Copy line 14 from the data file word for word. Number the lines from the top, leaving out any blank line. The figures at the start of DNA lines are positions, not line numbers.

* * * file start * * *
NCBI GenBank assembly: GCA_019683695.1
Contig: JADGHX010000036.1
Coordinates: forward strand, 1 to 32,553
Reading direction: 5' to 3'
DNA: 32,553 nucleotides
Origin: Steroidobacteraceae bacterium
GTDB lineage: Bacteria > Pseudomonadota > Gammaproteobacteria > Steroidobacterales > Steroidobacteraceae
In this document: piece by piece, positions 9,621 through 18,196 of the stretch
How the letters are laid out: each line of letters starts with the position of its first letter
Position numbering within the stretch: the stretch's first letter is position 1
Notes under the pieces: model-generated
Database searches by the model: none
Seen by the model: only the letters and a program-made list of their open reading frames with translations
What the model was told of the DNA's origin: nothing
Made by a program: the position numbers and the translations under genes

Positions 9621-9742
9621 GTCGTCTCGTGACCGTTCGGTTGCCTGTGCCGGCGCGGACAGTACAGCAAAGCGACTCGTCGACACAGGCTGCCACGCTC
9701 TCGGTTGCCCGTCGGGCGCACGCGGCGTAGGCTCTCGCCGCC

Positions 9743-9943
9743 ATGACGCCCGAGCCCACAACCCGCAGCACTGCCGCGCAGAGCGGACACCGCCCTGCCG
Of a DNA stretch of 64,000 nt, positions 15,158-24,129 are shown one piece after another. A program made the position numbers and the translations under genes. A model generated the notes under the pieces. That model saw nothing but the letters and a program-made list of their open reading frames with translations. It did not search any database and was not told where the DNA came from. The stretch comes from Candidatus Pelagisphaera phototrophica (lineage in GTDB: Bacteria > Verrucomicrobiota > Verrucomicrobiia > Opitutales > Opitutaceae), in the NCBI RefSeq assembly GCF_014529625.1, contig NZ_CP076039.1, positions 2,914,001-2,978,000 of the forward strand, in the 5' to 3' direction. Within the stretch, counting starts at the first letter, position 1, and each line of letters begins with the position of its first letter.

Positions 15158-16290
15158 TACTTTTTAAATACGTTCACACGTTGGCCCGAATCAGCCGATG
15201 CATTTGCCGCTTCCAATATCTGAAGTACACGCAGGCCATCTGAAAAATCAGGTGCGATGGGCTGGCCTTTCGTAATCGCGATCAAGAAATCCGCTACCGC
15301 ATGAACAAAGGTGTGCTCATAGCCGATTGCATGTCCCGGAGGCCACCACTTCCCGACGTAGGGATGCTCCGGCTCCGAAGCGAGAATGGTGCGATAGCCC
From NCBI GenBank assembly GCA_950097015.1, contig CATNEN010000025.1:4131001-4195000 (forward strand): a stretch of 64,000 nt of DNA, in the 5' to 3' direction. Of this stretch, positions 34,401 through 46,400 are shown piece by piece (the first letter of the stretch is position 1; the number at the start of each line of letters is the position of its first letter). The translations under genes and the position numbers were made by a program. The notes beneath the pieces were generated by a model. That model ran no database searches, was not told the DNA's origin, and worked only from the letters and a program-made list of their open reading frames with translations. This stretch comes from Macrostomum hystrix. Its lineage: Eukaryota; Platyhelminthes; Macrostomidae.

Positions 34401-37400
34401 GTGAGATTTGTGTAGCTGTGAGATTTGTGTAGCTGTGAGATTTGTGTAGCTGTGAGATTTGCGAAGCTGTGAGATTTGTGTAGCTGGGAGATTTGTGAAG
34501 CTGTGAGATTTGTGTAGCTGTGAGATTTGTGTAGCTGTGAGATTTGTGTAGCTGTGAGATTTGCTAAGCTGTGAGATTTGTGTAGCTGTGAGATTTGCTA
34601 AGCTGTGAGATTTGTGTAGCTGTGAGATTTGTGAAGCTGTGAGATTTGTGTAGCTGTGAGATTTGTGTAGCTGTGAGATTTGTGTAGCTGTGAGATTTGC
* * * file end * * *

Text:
What the model was told of the DNA's origin: nothing